On this day, in every Oriya home, the entire family gives fire salutes to the ancestors of the maternal side, specifically to the matriarch martyrs who had sacrificed their lives in the Kalinga war to save the birthplace of Buddha from the extremely evil invader Ashoka.
The salute is given by invoking the “Badabadua” literally meaning the greatest amongst the greats, Gurudeb Buddha, worshiped as Sri Jagannatha in Orissa.
Patriotic Oriyas gather in front of the Sri Madira, abode of Sri Jagannatha at Puri on the evening of Kali Pooja with Kaunria sticks bundled together and setting fire thereto raise the flame high while saluting the greatest teacher and his followers that had sacrificed their lives in the Kalinga war with the words, “Badabadua ho! Andharare asi aluare ja, Baisi Pahachare gagagadau tha”. The words are set. The words are the same all these centuries. The words are symbolic. They are as symbolic as burning the bonds of Kaunria sticks while uttering these words. The words mean, “O Badabadua! When the dark quagmire of religious dogmas surrounded us, you came. You saved us. You ushered in the reign of light. You left only when the light of knowledge illuminated our minds. Whenever the dark dogmas of religions are revived, please repeat the journey O Lord! Accept now our salute of fire, fire of knowledge, fire of unity O Lord!”
In fact the bundles of Kaunria kathi used for the fire salute are symbolic of the strength of unity that the Oriya ancestors had shown against Aryan aggressors in the Kalinga war.
Kaunria Kathi and Oriya mentality:
A Kaunria kathi is the pith of a Jute Plant and the most fragile stick with a very peculiar characteristic that it may break into pieces, but cannot bend. It has a striking similarity with the character of traditional Oriyas. They may break, but they do not bend. This was established in the Kalinga War. Ashoka had admitted that Oriyas were unconquerable. (“Abijita”: The Second Kalinga Edict)
The fellows that had concocted the story of Ashoka’s victory had to say that on seeing the last Oriya in the battlefield daring death for protection of his motherland, Ashoka was so deeply moved that he relinquished the empire building desire and on the battlefield itself embraced Buddhism.
This is contrary to actual.
In reality, Ashoka had to admit on records that he could not find any Oriya to bend before death notwithstanding the havoc he had wreaked.
This is the disposition that distinguishes Oriyas from others.
Even the British power was afraid of this disposition. While recommending for a truss with the Oriya leaders engaged against the British power in Khurda “insurrection”, Magistrate W. Forrester had informed Commissioner Robert Ker in his Report Dated 9 September 1818 that the “disposition of the inhabitants will always present formidable obstacle to the suppression of these disturbances either by military or police”.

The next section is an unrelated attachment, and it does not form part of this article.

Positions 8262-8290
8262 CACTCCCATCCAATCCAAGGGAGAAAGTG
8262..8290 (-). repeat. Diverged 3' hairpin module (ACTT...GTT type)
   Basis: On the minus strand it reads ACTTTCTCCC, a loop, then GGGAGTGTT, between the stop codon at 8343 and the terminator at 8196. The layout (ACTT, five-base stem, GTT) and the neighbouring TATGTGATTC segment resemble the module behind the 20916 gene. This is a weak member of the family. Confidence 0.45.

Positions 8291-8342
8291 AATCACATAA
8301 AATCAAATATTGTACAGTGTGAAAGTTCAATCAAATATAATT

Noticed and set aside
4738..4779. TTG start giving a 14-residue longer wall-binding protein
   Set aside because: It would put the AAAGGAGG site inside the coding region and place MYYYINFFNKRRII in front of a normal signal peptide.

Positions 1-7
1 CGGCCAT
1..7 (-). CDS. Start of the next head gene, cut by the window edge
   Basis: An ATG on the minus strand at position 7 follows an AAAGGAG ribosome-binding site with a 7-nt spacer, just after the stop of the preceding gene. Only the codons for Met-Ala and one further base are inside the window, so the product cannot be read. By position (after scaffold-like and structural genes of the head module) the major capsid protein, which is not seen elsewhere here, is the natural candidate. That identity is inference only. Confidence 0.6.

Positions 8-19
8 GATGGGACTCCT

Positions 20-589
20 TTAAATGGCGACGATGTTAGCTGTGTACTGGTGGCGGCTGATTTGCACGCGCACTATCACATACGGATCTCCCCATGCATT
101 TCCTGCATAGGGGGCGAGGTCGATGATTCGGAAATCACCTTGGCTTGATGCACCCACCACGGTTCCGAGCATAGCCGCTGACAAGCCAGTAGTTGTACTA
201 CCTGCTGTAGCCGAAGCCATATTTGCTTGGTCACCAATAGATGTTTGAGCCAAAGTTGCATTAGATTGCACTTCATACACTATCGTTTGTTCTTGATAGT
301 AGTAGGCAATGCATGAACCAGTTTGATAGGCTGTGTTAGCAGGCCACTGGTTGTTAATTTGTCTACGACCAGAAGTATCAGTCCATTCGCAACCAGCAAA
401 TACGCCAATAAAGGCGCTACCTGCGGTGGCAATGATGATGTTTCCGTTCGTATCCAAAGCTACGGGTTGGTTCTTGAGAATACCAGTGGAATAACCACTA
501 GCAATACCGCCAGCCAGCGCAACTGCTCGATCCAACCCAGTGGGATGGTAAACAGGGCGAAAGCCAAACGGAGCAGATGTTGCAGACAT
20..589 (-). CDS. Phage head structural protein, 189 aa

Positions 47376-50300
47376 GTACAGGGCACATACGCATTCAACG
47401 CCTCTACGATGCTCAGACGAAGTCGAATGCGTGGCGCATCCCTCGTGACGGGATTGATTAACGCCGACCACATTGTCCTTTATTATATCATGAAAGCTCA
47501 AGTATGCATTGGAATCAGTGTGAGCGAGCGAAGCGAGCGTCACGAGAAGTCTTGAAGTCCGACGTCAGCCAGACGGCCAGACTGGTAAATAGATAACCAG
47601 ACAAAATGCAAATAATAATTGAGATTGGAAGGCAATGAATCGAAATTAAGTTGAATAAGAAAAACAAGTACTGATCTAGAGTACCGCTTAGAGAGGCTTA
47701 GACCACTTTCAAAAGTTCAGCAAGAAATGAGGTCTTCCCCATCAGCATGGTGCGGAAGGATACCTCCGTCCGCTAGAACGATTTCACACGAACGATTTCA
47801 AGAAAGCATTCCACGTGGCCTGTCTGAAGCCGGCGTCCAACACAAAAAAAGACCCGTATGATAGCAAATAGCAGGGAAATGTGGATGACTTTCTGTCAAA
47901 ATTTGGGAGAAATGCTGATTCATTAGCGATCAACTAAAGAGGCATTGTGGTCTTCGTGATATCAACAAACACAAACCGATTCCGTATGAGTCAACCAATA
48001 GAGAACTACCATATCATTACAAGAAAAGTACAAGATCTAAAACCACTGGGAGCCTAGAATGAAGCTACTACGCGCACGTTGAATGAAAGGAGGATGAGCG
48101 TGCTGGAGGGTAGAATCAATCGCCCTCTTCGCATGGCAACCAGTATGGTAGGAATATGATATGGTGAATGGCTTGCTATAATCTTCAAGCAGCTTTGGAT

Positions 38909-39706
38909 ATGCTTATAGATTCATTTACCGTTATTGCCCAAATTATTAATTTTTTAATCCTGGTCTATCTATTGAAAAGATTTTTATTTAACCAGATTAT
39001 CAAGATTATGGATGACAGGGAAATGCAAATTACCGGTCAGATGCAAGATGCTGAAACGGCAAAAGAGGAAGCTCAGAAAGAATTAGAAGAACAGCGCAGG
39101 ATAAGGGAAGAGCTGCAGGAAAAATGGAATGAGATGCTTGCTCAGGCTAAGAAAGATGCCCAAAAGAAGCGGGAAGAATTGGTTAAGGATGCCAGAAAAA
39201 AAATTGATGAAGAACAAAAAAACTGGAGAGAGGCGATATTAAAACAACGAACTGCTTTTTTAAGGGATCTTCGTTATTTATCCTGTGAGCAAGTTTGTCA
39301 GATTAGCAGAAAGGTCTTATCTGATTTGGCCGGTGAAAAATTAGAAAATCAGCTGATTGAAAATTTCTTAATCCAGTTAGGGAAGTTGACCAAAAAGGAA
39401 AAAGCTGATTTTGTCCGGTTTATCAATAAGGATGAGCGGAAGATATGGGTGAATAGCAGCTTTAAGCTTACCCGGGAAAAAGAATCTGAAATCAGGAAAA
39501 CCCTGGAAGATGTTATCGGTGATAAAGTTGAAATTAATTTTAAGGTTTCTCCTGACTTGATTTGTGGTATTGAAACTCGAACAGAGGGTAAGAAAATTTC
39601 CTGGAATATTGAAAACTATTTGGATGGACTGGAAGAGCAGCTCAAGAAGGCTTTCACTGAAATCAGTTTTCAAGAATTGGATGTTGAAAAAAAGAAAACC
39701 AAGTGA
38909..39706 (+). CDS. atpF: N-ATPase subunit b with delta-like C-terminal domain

This disposition of the inhabitants of Orissa is inherent.
Every Oriya, proud of his heritage may break, but can never bend.
The pith of Jute Plant, Kaunria Kathi resembles this peculiar character of proud inhabitants of Orissa. It may break, but does not bend.
This is why the Oriyas, proud of their unique heritage, offer fire salute to the greatest son of their soil, Buddha; and with him, to his followers, who had sacrificed their lives in the Kalinga War while trying to protect Buddhism and to save their soil from Vedic imperialism; and to all their ancestors that had given to them peace and prosperity under benevolent matriarchy, conceived together as “Badabadua”, in front of the Temple of Sri Jagannatha as well as in the north-eastern (Aishanya) corner of their respective residential courtyards in the rising half of the night of Kali Pooja. (Subhas Chandra Pattanayak, Sri Jaya Devanka Baisi Pahacha, Bharata Bharati, Gajapati nagar, Sutahat, Cuttack 753001)
Why in front of the Temple of Sri Jagannatha?
This is simply because Sri Jagannatha is the sculptured statue of Gurudev Buddha, the matchless jewel of the soil of Orissa, whom the Oriyas address as Mani. Ancient leader of Oriya race, Indrabhuti, founder of Uddiyana Tantra, Vajrayana and revered as a king, had metamorphosed Oriya tribes’ Jaganta-tha to Sri Jagannatha while retaining the tribal concept of Buddhist matriarchy embodied therein and for the first time addressing Gurudev Buddha as Sri Jagannatha. (Ibid)
Foul play of Vedic imperialists:
Centuries thereafter, Vedic imperialists had tried to transform Sri Jagannatha from Buddha to Vishnu with the help of Kings and Emperors. Both the sides had their respective interest in this.
The first side was dependent on caste apartheid and deriving its sustenance from disunity of society. Buddha was opposed to caste system. Therefore the caste supremacists were determined to destroy Buddhism from its soil of origin.
Philosophically it was impossible.
So they tried to transform Sri Jagannatha from Buddha to Vishnu.
On the other hand, the second side was based on autocracy. Buddha was out and out against autocracy. In fact he was the greatest epitome of democracy and had developed his Sangha system in such a pattern that had close affinities with tribal democracies of Orissa. So the autocrat kings were against Buddhism. Their survival in power was depending on Brahmanism, the applied philosophy of caste supremacists that had contrived scriptures to project them as embodiments of Vishnu. Conversion of Sri Jagannatha from Buddha to Vishnu was crucial to their continuation in power in Orissa. Hence every aggressive autocrat king of Orissa became strong patrons of Brahmanism and under their organized force, Orissa, the birth land of Buddhism fell into the trap of caste-supremacist mechanism.